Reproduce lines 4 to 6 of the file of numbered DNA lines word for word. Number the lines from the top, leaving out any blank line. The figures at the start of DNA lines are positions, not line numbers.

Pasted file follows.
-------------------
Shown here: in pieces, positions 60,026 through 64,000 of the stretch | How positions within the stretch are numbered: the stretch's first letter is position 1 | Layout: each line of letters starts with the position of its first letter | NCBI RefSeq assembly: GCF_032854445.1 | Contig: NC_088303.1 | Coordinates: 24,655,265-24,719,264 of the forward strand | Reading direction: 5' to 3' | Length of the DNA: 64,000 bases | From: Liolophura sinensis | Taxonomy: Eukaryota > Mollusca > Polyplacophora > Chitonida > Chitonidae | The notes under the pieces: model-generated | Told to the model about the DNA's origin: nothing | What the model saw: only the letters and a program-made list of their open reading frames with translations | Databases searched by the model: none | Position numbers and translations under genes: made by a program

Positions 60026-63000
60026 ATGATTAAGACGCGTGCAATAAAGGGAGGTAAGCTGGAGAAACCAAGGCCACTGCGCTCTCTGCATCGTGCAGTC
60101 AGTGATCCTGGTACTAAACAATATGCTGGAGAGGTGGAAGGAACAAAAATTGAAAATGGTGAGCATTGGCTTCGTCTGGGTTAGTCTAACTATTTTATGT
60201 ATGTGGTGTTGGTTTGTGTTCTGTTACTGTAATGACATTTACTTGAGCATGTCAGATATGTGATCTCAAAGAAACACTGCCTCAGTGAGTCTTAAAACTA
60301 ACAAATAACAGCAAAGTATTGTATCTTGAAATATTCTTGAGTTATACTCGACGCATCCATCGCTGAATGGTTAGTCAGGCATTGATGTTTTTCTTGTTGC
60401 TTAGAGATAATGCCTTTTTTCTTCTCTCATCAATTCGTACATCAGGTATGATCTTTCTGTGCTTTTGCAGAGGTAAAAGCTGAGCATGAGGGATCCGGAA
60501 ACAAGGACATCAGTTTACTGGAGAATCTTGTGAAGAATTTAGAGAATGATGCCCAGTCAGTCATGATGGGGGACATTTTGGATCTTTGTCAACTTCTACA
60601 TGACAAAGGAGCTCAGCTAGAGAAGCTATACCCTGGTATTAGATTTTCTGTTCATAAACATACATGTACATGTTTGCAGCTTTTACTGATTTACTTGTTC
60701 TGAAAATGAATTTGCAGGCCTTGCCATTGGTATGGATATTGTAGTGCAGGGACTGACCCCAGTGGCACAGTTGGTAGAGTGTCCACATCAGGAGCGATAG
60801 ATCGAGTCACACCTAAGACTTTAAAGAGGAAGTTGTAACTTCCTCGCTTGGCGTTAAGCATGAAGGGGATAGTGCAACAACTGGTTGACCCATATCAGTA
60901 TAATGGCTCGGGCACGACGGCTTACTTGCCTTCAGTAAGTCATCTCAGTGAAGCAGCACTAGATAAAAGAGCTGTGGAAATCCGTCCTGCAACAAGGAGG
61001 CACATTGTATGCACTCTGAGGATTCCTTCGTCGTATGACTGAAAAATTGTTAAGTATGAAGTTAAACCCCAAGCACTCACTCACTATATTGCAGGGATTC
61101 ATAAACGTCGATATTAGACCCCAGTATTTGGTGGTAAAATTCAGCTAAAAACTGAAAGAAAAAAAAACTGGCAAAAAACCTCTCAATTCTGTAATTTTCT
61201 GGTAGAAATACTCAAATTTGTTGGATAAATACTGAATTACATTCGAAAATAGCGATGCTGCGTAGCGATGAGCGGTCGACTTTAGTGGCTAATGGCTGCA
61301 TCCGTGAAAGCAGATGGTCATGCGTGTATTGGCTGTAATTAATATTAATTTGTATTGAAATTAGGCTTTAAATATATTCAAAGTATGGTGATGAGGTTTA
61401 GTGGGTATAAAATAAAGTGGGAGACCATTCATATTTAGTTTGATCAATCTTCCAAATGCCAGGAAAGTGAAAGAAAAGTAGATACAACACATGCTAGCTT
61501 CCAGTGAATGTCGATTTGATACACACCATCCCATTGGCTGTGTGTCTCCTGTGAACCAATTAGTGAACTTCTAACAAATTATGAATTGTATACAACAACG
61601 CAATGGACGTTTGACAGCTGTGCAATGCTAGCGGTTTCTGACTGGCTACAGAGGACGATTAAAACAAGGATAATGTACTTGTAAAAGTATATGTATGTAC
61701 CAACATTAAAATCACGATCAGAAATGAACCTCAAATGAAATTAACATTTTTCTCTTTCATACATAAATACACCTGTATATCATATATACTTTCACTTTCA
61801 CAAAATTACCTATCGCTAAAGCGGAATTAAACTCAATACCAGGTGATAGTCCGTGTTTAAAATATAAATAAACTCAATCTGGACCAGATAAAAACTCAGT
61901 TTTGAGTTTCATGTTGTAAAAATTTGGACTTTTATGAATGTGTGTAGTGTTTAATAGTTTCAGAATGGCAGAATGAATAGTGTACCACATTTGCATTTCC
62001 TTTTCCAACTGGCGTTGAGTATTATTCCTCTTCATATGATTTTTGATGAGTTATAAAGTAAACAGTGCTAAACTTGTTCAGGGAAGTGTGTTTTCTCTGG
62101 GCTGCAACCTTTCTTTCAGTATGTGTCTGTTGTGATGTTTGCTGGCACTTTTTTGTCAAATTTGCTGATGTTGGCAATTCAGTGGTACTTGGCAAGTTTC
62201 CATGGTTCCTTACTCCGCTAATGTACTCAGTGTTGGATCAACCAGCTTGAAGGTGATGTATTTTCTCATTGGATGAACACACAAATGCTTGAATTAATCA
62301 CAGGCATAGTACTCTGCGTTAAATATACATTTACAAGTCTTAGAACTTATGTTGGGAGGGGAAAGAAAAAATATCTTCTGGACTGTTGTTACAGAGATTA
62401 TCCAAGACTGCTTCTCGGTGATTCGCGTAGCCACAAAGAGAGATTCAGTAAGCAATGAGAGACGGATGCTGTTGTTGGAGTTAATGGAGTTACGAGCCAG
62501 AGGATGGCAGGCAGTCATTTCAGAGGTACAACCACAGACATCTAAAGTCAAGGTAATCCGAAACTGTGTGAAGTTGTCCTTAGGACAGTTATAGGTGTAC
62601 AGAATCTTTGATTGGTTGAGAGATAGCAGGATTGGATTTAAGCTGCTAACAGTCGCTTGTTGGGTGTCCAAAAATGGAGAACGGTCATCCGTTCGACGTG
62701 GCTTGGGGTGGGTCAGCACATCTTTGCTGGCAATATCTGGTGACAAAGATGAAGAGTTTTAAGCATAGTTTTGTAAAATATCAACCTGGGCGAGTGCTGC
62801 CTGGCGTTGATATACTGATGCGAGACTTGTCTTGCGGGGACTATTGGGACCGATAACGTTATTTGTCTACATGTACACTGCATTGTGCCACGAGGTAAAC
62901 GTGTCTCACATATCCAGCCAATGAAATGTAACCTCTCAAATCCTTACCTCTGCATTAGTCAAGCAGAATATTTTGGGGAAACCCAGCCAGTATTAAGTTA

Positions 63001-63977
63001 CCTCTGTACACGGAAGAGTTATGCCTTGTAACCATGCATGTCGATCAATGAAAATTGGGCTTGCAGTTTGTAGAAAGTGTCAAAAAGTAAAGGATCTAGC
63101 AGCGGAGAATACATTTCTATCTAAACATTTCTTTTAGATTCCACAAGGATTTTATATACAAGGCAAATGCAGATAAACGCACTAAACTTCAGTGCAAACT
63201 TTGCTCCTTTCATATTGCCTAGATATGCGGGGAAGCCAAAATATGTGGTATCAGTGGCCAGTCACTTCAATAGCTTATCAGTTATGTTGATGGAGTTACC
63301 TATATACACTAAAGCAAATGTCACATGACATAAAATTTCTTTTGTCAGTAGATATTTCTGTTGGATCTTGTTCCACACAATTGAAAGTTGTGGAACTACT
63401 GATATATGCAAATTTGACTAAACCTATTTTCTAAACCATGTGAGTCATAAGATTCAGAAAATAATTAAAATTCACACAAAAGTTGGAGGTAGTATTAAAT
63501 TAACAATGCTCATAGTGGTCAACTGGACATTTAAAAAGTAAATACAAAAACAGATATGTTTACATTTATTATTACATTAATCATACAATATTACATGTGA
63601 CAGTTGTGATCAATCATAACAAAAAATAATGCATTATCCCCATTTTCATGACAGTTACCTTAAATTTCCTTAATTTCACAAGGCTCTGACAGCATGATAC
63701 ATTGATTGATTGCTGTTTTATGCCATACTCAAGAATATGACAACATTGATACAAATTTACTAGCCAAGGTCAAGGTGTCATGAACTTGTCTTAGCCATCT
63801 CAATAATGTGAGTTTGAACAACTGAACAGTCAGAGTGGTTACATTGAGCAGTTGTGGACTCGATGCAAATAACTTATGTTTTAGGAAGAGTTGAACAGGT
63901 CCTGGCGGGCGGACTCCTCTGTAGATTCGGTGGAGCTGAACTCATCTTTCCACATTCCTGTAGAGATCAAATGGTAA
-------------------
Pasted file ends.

60101 AGTGATCCTGGTACTAAACAATATGCTGGAGAGGTGGAAGGAACAAAAATTGAAAATGGTGAGCATTGGCTTCGTCTGGGTTAGTCTAACTATTTTATGT
60201 ATGTGGTGTTGGTTTGTGTTCTGTTACTGTAATGACATTTACTTGAGCATGTCAGATATGTGATCTCAAAGAAACACTGCCTCAGTGAGTCTTAAAACTA
60301 ACAAATAACAGCAAAGTATTGTATCTTGAAATATTCTTGAGTTATACTCGACGCATCCATCGCTGAATGGTTAGTCAGGCATTGATGTTTTTCTTGTTGC